The tyres are built on a 120TPI casing, which seems to be becoming the standard for tubeless road tyres and helps give the Pirellis a confident and close road feel. Having such a light carcass often helps to make a tyre more supple and that seems to be the case here. For riding quality, I rate these highly, marginally better than a Conti GP5000 but still not quite able to beat my favourite Vittoria Corsa Speeds mentioned earlier.
A less positive characteristic is the price: the SL has an RRP of £64.99 which is certainly at the premium end of the market. This is especially hard to swallow for a race tyre that isn't going to last as long as other expensive tyres, such as the GP5000 (£69.95). That said, they are less fragile than the Vittorias I keep banging on about while costing exactly the same.
Overall, the TLR SL is certainly a fast tyre and lighter than most of its opposition, which makes them ideal for hill climbs, and the balanced compound means they should be more durable than most race tyres. However, they are expensive, and the non-SL version would seem to give away very little in terms of speed while adding extra tread and puncture protection. On the whole, the Pirellis offer very similar performance to a set of Continental GP5000TLs which is no mean feat, and in my experience they're easier to fit, although the heavier Contis will last longer.
Lightweight and fast – if not quite the fastest – tubeless race tyres
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Make and model: Pirelli P Zero Race TLR SL
Tell us what the product is for and who it's aimed at. What do the manufacturers say about it? How does that compare to your own feelings about it?
Pirelli says: "Working closely with PRO cyclists led to our highest performing tubeless-ready road cycling tyre.The P ZERO™ Race TLR SL uses our new lightweight TechWALL construction and a slick World Tour derived tread pattern. The result is a race-day tyre with ultimate performance capabilities that can be used for everyday riding."
I agree that it's quick but independent testing has shown that it may not be the quickest out there. It grips and handles well and is also extremely light. I've been using the tyres for everyday riding and they have indeed coped impressively well for what is in essence a race tyre.
Tell us some more about the technical aspects of the product?
Size tested: 700 x 26
Claimed weight: 245g
TechWall anti-puncture protection
Slick tread pattern
Developed with Pros
Rate the product for quality of construction:
Rate the product for performance:
Rate the product for durability:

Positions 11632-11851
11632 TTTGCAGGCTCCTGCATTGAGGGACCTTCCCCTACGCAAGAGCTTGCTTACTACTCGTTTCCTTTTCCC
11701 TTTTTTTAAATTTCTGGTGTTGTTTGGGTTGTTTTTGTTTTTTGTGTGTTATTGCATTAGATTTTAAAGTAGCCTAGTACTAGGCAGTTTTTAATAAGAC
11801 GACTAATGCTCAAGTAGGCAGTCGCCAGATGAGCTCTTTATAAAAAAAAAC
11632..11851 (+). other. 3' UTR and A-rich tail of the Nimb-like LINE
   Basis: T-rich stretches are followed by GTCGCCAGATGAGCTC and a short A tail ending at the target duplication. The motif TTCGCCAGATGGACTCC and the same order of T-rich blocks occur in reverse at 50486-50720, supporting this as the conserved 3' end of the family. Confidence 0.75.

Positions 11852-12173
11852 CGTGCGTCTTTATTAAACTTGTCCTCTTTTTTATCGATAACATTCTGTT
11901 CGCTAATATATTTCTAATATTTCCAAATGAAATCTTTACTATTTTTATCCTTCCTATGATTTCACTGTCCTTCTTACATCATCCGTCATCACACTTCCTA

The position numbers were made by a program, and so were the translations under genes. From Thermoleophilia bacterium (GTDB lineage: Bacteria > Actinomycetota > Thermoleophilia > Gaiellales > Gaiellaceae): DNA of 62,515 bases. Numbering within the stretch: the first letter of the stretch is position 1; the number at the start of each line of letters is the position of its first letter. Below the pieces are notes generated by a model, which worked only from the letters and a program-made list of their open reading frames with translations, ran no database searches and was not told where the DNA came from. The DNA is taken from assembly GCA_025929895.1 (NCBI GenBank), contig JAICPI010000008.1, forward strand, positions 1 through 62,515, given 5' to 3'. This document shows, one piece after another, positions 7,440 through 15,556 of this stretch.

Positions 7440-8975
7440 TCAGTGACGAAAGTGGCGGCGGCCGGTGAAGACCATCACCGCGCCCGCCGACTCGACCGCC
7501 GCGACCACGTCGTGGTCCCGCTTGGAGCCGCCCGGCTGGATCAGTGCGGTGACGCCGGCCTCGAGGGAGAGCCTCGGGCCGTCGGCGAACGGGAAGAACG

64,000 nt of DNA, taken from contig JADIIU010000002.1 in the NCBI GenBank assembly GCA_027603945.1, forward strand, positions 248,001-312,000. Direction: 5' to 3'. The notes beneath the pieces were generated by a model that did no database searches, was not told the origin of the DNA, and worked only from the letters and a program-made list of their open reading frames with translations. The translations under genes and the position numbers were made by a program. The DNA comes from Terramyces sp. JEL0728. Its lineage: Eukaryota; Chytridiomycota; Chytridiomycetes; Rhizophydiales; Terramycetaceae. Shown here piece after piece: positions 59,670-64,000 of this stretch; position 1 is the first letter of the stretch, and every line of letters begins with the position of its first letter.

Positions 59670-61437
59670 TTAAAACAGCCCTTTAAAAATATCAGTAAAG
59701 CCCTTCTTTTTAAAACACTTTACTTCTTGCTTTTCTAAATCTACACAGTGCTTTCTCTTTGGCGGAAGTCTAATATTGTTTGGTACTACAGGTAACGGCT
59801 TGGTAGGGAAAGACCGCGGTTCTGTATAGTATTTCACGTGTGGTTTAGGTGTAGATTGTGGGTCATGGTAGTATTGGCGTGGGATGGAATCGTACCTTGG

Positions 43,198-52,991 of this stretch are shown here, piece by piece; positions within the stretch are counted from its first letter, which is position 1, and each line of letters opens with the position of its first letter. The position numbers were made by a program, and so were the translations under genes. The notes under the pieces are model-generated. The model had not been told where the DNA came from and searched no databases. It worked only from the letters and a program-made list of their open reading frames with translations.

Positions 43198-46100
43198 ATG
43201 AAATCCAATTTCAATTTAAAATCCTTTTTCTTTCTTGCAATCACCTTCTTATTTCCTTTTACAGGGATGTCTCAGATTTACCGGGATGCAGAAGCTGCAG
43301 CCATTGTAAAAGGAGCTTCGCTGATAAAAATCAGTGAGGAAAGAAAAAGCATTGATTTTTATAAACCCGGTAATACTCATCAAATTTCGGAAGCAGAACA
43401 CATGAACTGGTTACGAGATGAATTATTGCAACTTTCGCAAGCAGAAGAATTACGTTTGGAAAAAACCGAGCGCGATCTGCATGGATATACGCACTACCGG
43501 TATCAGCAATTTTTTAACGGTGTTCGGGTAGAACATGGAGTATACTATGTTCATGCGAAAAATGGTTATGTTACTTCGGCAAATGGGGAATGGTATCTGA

Tougher tyres will last longer, but for a race tyre these don't seem too fragile and have a decent amount of thickness on both the tread and sidewalls.
Rate the product for weight (if applicable)
Very lightweight, especially as they're tubeless. AND even lighter than their claimed weight.
Rate the product for comfort (if applicable)
On a par with the leaders in the field; 120TPI is fast becoming standard in the tubeless tyre world.
Rate the product for value:
As with all tyres designed for racing, they'll wear out quicker than all-rounders, but price-wise they're on a par with other race tyres.
Tell us how the product performed overall when used for its designed purpose
They performed really well and are obviously quick, but they're not THE quickest, which I was kind of hoping for given the low weight, price and single aim to be quick. They're grippy in both wet and dry and were also okay to fit.
Tell us what you particularly liked about the product
Tell us what you particularly disliked about the product
I didn't dislike much, but if I was buying them... the price!
How does the price compare to that of similar products in the market, including ones recently tested on road.cc?
Not cheap, but £65 is all too common for premium rubber. As mentioned in the review, Vittoria's offering is an identical price, while the Continental GP5000TLs are a fiver more. There are plenty of cheaper tyres out there though – Goodyear's Eagle F1s for example are £15 less, although a little heavier.
Did you enjoy using the product? Yes
Would you consider buying the product? No – I'd get the non-SL version.
Would you recommend the product to a friend? Some...
Use this box to explain your overall score
A good set of tyres. They're fast and grippy, but for a race-specific tyre they really should be quicker than GP5000s and it seems they're not. The non-SL version is the same price and should last longer thanks to thicker rubber and added puncture protection while not being much slower. Despite these being good tyres, I'd definitely choose the non-SL versions unless I was particularly worried about weight.
Age: 22 Height: 6ft Weight: 74kg
I usually ride: Specialized venge pro 2019 My best bike is:
I've been riding for: 5-10 years I ride: Every day I would class myself as: Expert
I regularly do the following types of riding: road racing, time trialling, cyclo cross, commuting, club rides, sportives, general fitness riding, mtb,